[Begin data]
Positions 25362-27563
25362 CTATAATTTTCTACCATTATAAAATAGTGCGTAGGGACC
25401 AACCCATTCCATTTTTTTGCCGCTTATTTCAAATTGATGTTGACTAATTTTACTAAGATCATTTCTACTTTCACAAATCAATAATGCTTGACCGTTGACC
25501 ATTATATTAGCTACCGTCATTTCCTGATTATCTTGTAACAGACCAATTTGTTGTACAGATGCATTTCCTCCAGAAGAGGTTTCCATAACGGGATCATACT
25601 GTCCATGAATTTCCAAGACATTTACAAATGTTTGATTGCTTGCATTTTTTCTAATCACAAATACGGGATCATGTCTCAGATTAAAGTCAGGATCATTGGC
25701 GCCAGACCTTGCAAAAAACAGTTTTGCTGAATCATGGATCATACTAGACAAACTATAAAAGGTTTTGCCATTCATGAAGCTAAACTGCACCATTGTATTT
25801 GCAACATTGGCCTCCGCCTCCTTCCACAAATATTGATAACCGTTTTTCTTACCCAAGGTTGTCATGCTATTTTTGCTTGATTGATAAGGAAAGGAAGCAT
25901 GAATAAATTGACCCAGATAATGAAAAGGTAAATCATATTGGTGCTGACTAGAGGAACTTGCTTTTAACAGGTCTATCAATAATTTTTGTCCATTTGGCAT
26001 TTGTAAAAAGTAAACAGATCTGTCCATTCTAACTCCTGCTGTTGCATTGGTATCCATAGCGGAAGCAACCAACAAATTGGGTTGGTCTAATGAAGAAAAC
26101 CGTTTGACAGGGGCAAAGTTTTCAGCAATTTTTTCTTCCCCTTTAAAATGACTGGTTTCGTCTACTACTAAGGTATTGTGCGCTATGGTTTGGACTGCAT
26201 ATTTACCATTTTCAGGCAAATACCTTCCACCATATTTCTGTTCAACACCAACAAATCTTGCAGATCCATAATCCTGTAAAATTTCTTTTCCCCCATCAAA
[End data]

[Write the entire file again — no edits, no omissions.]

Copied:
Positions 25362-27563
25362 CTATAATTTTCTACCATTATAAAATAGTGCGTAGGGACC
25401 AACCCATTCCATTTTTTTGCCGCTTATTTCAAATTGATGTTGACTAATTTTACTAAGATCATTTCTACTTTCACAAATCAATAATGCTTGACCGTTGACC
25501 ATTATATTAGCTACCGTCATTTCCTGATTATCTTGTAACAGACCAATTTGTTGTACAGATGCATTTCCTCCAGAAGAGGTTTCCATAACGGGATCATACT
25601 GTCCATGAATTTCCAAGACATTTACAAATGTTTGATTGCTTGCATTTTTTCTAATCACAAATACGGGATCATGTCTCAGATTAAAGTCAGGATCATTGGC
25701 GCCAGACCTTGCAAAAAACAGTTTTGCTGAATCATGGATCATACTAGACAAACTATAAAAGGTTTTGCCATTCATGAAGCTAAACTGCACCATTGTATTT
25801 GCAACATTGGCCTCCGCCTCCTTCCACAAATATTGATAACCGTTTTTCTTACCCAAGGTTGTCATGCTATTTTTGCTTGATTGATAAGGAAAGGAAGCAT
25901 GAATAAATTGACCCAGATAATGAAAAGGTAAATCATATTGGTGCTGACTAGAGGAACTTGCTTTTAACAGGTCTATCAATAATTTTTGTCCATTTGGCAT
26001 TTGTAAAAAGTAAACAGATCTGTCCATTCTAACTCCTGCTGTTGCATTGGTATCCATAGCGGAAGCAACCAACAAATTGGGTTGGTCTAATGAAGAAAAC
26101 CGTTTGACAGGGGCAAAGTTTTCAGCAATTTTTTCTTCCCCTTTAAAATGACTGGTTTCGTCTACTACTAAGGTATTGTGCGCTATGGTTTGGACTGCAT
26201 ATTTACCATTTTCAGGCAAATACCTTCCACCATATTTCTGTTCAACACCAACAAATCTTGCAGATCCATAATCCTGTAAAATTTCTTTTCCCCCATCAAA